Postpartum thyroiditis is a inflammation of the thyroid gland which can emerge two to six months after giving birth. This inflammation is painless, which means that a woman will not notice swelling or irritation around her thyroid gland. Postpartum thyroiditis can lead to both a hyperactive and a hypoactive thyroid, which means that symptoms are variable. This condition can be treated with medications used to control thyroid hormones until the inflammation resolves.
The causes of postpartum thyroiditis are unclear. Women with a history of thyroid problems, women with type I diabetes, and women with autoimmune conditions appear to be at increased risk. For women who have had postpartum thyroiditis in the past, the chances of having it again are very high. All of these risk factors can lead a doctor to monitor a postpartum patient closely for any signs of postpartum thyroiditis, but women without a history of these problems are also at risk, and sometimes are diagnosed late.
Women with postpartum thyroiditis can experience weight changes, fatigue, rapid heart rate, anxiety, sensitivity to temperature extremes, nervousness, and water retention. When the thyroid is overactive, symptoms such as weight loss, rapid heart rate, and anxiety are more common, while an underactive thyroid can cause weight gain, a puffy face, and sensitivity to cold. Unfortunately, a lot of these symptoms are common in new mothers, who often feel fatigued and stressed, and the symptoms are sometimes confused with postpartum depression, a serious condition which requires a very different treatment approach.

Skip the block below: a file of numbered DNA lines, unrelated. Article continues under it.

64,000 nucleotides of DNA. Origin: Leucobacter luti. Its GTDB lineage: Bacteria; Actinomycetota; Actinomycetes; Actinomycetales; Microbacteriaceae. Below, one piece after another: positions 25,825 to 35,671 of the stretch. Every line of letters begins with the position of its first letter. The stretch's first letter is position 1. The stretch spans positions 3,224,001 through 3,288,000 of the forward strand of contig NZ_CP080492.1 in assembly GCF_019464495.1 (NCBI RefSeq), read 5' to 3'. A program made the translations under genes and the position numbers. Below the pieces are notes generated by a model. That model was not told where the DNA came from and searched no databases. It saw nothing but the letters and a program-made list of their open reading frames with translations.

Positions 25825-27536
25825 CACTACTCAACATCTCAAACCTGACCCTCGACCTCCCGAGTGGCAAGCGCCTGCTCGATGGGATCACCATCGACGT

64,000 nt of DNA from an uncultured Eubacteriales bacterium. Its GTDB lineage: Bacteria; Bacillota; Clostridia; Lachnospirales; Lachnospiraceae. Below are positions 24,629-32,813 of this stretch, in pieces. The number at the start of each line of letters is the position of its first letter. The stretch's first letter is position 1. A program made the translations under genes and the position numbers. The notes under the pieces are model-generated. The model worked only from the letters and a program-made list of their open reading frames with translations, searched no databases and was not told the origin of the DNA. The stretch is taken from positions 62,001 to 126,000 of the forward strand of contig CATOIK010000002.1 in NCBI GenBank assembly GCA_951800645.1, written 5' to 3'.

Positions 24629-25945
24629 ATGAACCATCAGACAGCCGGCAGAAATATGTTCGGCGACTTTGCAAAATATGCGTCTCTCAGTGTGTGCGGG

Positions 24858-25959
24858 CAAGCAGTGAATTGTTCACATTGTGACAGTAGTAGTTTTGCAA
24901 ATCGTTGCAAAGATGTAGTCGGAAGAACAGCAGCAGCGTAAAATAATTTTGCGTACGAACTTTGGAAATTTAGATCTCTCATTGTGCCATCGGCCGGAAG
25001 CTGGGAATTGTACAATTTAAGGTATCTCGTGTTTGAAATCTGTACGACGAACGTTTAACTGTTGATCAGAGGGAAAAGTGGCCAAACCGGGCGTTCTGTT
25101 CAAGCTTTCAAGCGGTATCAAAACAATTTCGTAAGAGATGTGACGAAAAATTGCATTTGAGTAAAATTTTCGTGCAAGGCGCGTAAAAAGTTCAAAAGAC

Postpartum thyroiditis can be identified by taking a blood sample to check for levels of thyroid hormones. If hormones are too high, drugs can be given to block them. If levels are too low, a woman can take supplementary hormones to make up for the hormones her thyroid is not producing. Periodic blood tests can be used to see if thyroid function has returned to normal. Postpartum thyroiditis usually eventually resolves with treatment, although some women experience permanent changes which require lifelong supplementary hormones.
It can be difficult for new mothers to remember to take care of themselves, because they are concerned with the baby. However, it's important for new mothers to stay as healthy as possible, and to talk to a doctor if they experience health problems. Poor health makes it hard to care for a baby, and can interfere with breastfeeding and other activities which a mother may want the opportunity to engage in.